Date of Award

Summer 8-13-2019

Degree Type

Thesis

Degree Name

Master of Public Health (MPH)

Department

Public Health

First Advisor

Dr. Matthew Magee

Second Advisor

Dr. Richard Rothenberg

Abstract

Background:Infectious diseases are associated with an increase in the risk of developing insulin resistance and subsequent diabetes mellitus due to a possible role of chronic inflammation. While this relationship is well established for viral infections like hepatitis C or hepatitis B, little is known about the association of herpes simplex virus type 1 (HSV-1) and herpes simplex virus type 2 (HSV-2) with diabetes mellitus.

Methods: We conducted a cross-sectional study using the data from the 2007-2016 cycle of the National Health and Nutrition Examination Survey. Participants from the age group of 18-49 years with valid diabetes mellitus and HSV-1 and HSV-2 results and who completed the interview and examination were eligible for the analysis. HSV-1 and HSV-2 were defined by type specific enzymatic immunodot assay as positive or negative. Diabetes status was defined by glycohemoglobin level (HbA1c) as euglycemic (≤5.6%), prediabetes (5.7-6.4%), and diabetes (≥6.5%); participants who self-reported being diabetic were considered as having diabetes regardless of their HBA1c levels. We conducted logistic regression analysis to estimate the crude and adjusted odds ratio and 95% confidence interval of diabetes mellitus comparing participants with positive HSV-1 and HSV-2 to those with negative HSV-1 and HSV-2.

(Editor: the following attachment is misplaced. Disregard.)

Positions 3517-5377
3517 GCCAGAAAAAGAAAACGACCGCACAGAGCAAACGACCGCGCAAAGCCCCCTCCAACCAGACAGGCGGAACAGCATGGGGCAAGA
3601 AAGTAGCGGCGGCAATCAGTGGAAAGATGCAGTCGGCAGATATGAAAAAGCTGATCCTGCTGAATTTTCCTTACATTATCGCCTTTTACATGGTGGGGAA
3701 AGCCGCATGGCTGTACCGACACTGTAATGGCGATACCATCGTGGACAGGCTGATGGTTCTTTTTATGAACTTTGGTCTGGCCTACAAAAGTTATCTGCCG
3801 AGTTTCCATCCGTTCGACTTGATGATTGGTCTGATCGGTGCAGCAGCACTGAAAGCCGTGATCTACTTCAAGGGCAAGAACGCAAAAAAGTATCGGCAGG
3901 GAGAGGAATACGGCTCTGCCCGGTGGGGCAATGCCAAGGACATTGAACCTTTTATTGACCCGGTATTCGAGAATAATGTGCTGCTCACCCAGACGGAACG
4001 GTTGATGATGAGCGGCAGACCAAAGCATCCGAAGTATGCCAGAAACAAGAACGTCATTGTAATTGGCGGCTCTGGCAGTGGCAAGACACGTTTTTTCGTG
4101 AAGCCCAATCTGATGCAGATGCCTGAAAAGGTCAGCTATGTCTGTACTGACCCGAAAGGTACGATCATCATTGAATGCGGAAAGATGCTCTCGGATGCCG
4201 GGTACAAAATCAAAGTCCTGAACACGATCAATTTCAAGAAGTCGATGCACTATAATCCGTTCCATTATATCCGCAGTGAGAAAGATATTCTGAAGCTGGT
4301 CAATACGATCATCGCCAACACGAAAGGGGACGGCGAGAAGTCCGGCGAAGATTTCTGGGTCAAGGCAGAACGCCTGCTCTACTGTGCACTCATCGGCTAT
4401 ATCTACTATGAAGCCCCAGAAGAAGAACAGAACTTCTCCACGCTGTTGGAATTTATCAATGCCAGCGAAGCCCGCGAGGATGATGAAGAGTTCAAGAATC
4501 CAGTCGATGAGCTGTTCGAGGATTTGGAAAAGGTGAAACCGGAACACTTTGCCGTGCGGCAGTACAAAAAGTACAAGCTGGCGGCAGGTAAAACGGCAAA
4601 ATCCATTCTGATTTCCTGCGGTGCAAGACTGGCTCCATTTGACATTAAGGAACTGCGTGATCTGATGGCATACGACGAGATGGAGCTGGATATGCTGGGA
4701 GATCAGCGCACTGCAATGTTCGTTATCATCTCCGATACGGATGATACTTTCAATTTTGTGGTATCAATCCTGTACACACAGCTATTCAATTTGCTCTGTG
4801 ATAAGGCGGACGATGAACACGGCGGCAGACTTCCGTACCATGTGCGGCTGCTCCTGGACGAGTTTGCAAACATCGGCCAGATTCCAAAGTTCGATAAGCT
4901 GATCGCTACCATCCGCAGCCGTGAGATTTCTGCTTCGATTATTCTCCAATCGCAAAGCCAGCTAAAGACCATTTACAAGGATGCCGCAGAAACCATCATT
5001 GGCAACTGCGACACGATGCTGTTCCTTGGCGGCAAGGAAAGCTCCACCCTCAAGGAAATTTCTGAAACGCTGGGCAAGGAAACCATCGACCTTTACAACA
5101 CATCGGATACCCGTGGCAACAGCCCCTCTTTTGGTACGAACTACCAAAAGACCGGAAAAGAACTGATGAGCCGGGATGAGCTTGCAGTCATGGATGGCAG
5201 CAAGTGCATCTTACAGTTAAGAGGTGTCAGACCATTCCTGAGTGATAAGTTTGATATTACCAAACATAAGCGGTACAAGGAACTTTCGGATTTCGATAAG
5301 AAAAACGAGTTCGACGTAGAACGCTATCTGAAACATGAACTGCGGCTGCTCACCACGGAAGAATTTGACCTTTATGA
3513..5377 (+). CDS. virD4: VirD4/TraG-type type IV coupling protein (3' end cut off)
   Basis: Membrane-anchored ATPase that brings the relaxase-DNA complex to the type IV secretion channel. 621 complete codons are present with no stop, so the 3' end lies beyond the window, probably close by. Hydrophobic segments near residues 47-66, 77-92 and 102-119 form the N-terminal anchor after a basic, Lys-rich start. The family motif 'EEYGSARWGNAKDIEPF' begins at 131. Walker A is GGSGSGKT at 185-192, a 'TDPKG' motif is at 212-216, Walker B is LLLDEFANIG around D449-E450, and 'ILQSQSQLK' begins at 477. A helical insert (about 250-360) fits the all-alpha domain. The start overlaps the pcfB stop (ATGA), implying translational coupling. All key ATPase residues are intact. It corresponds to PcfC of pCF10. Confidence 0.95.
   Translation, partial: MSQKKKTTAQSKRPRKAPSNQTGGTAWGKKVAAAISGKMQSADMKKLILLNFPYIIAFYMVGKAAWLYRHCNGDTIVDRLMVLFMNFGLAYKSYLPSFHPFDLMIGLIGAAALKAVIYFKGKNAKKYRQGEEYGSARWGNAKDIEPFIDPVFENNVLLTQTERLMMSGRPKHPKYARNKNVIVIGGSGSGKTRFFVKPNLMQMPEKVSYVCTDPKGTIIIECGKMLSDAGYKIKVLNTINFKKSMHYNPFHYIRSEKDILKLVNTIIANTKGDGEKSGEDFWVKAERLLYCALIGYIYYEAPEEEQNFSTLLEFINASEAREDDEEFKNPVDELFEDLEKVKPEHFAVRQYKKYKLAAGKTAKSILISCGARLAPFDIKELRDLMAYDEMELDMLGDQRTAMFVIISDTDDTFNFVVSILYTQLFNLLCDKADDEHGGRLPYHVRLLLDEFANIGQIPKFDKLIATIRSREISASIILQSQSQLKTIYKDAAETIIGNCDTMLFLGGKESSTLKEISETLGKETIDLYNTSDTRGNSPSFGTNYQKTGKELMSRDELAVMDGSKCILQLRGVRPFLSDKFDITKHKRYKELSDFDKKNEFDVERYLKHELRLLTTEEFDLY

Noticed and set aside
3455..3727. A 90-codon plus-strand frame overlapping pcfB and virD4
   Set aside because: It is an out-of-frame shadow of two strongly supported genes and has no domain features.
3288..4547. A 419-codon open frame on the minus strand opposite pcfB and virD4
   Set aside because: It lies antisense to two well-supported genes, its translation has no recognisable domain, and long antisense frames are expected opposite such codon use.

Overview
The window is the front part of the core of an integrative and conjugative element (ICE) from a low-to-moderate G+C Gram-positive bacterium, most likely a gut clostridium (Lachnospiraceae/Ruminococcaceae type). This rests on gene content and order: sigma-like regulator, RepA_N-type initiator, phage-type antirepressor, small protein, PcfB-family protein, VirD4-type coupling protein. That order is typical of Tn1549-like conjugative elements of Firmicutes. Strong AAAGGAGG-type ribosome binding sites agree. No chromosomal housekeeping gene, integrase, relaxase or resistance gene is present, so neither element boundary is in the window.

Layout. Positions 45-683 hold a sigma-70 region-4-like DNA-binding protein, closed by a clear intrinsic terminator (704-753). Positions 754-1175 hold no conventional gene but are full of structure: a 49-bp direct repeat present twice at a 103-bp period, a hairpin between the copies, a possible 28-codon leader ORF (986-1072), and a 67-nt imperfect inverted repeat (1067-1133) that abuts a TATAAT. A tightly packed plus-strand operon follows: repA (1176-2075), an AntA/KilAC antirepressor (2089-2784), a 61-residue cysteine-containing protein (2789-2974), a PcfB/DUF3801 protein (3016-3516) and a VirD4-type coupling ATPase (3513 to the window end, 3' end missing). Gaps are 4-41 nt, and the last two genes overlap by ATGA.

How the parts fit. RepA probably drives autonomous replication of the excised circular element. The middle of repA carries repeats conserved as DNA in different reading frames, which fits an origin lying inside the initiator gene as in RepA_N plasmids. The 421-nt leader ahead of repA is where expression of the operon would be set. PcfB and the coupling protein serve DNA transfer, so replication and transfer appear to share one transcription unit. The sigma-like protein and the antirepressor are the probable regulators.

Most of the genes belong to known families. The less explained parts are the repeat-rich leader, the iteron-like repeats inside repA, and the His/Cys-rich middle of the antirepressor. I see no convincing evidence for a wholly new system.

Results: The prevalence of HSV-1 among participants with diabetes was 67.2% (95% CI 62.3,72.0), and the prevalence of HSV-2 among participants with diabetes was 26.9% (95% CI 23.2,30.7). The prevalence of diabetes among participants with HSV-1 infection was 5.7% (95% CI 5.1,6.3), and the prevalence of diabetes among HSV-2 infection was 7.9% (95% CI 6.8,8.9). After adjusting for confounding factors, the odds of diabetes versus euglycemia among participants with HSV-1 was 1.05 (95% CI 0.9,1.2), and odds of diabetes versus euglycemia among participants with HSV 2 was 1.1 (95% CI 0.9,1.2).

Conclusion: After controlling for potential confounders, HSV-1 and HSV-2 infections are not associated with diabetes mellitus in the US population aged 18-49 years, 2007-2016

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